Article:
What is a lasting power of attorney?

A legal document that allows you to choose someone now that you trust to make decisions on your behalf at a time in the future when either you don’t want to make those decisions or you lack the capacity to make them yourself.

The person you choose is called your ‘Attorney’ you are known as the ‘Donor’

There are two types of lasting power of attorney

  1. Property and financial affairs
    It would allow your attorney to deal with your financial affairs, for example:

    1. Sign cheques on your behalf
    2. Withdraw or pay money into your bank building society account
    3. Pay your bills for you
    4. Collect your pension or other benefits
    5. Deal with selling your property if you’ve moved into residential care
  2. Health and care decisions
    It would allow your attorney to make decisions on your behalf for example of the following:

    1. What medical treatment you receive
    2. How you are cared for eg at home or in a residential care home
    3. Whether you have life sustaining treatment

Why do I need a lasting power of attorney?

Your next of kin is not automatically entitled to run your affairs or make decisions for you if you are unable to do so. No one has any right to deal with your assets or make medical decisions unless you have given them prior authority. This includes your spouse and your children.

If you do not have a lasting power of attorney in place and you lose capacity to deal with your own affairs then it would be necessary for someone to apply to the Court of Protection for a deputyship order.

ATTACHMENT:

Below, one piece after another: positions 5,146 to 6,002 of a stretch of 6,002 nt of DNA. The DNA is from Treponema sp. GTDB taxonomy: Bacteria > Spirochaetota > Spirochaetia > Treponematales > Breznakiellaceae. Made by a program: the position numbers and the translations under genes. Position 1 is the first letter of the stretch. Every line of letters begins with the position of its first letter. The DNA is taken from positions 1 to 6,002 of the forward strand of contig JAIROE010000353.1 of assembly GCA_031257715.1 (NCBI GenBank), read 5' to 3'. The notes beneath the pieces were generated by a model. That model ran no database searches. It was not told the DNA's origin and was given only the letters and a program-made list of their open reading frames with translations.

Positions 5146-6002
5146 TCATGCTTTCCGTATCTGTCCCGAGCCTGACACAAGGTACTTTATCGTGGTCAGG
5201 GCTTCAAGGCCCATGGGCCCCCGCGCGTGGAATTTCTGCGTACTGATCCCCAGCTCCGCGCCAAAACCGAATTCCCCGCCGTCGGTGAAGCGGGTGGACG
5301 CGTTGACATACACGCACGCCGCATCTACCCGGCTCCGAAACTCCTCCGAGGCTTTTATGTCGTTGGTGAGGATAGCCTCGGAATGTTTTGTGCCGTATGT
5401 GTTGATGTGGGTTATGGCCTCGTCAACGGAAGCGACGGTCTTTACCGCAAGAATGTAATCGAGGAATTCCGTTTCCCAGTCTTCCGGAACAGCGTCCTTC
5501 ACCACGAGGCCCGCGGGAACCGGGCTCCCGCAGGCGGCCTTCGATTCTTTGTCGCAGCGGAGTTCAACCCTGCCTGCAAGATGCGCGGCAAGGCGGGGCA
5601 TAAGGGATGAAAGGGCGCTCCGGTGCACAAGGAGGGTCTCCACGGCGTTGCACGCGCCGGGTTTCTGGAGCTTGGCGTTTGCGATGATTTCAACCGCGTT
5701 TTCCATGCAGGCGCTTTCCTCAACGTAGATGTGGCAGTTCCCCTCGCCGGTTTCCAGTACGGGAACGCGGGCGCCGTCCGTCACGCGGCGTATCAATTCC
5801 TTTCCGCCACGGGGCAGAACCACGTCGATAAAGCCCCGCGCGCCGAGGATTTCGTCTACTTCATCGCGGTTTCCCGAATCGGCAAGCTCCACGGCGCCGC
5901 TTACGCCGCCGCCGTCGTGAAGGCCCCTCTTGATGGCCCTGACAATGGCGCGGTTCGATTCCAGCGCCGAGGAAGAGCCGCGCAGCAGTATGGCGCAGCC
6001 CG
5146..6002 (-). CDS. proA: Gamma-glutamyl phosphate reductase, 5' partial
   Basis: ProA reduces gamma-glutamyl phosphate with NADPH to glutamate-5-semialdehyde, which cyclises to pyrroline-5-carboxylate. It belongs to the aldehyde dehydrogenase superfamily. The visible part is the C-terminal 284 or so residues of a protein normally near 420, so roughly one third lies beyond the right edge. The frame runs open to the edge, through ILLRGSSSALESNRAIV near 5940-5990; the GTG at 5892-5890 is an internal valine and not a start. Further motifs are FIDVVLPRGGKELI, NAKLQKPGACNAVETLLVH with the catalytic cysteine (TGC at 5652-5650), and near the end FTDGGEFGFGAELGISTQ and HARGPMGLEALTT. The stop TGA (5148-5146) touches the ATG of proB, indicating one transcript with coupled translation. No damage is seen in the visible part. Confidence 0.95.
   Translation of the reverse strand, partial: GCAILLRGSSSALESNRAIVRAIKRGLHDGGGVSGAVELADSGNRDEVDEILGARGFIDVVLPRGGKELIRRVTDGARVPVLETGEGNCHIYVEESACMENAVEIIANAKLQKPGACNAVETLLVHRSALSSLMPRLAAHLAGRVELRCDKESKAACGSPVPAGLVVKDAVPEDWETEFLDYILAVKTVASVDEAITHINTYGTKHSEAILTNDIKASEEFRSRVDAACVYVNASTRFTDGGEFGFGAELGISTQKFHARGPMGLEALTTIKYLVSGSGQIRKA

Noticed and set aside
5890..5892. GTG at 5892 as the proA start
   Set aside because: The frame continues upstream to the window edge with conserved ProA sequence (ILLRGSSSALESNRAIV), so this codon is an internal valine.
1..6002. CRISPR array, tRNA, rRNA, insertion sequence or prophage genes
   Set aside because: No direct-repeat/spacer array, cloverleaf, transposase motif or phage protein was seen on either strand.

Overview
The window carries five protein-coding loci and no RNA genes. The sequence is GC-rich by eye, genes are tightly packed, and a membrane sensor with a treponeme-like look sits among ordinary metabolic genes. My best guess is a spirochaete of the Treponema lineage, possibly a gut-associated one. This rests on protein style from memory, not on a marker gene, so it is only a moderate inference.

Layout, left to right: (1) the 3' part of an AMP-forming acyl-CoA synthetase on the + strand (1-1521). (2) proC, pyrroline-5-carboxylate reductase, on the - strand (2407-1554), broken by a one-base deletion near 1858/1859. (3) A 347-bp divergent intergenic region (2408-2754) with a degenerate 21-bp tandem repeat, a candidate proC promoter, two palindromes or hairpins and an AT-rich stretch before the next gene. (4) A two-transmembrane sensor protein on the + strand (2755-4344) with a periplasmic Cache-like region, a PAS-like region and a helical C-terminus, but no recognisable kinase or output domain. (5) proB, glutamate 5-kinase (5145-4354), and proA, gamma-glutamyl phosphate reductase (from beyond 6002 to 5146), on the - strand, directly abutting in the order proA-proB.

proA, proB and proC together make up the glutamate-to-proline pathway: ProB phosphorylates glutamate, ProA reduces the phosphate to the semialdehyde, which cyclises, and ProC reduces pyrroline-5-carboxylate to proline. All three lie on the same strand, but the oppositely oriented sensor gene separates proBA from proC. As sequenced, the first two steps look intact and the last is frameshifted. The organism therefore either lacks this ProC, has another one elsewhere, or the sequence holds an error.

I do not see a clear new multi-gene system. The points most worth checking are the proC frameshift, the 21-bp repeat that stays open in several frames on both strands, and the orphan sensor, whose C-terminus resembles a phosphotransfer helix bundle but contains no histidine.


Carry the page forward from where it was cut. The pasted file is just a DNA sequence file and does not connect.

It can take in the region of a year to obtain a court order, which can cause difficulties for your family if decisions need to be made or if they need to access finances. Medical assessments have to be submitted to the court and the person appointed by the court may need to submit an annual report. In addition, the person appointed by the court may not be the person that you would have chosen. Problems can also arise if your family cannot agree who to appoint.

Who should have a lasting power of attorney?

Everyone should consider making a lasting power of attorney. It is something that must be set up while you still have mental capacity. Once mental capacity has been lost you cannot sign a lasting power of attorney. A loss of mental capacity is not always to do with old age or a condition like dementia. It could be because of an accident, illness or stroke. A lasting power of attorney is therefore not something that should be seen as just for the elderly.

It is perhaps obvious to assume than an older couple might want to set up so that their children can take care of them in old age. However, what about a younger couple with children or business to run, for example? If something, happened to the main breadwinner of the family who would manage their finances?

What is involved?

Initially you would need to decide who you want to be or attorney. You can appoint up to four people to act as attorneys and you may consider appointing a replacement attorney if your first choice is unable to act for you.

Both you and your attorney must sign the documents confirm that you are happy with the appointment. An independent certificate provider must also sign to certify that you have capacity to make the decision and that you have not been unduly influenced by anyone. This could be your solicitor.

Your lasting powers of attorney must then be registered by the office of the Public Guardian before they can be used. The registration process will normally take up to 25 weeks. Until the document is registered it cannot be acted on.

We would then keep the original document to give your attorneys when you feel is appropriate or for such time that you have been deemed by two medical practitioners to be mentally incapable.

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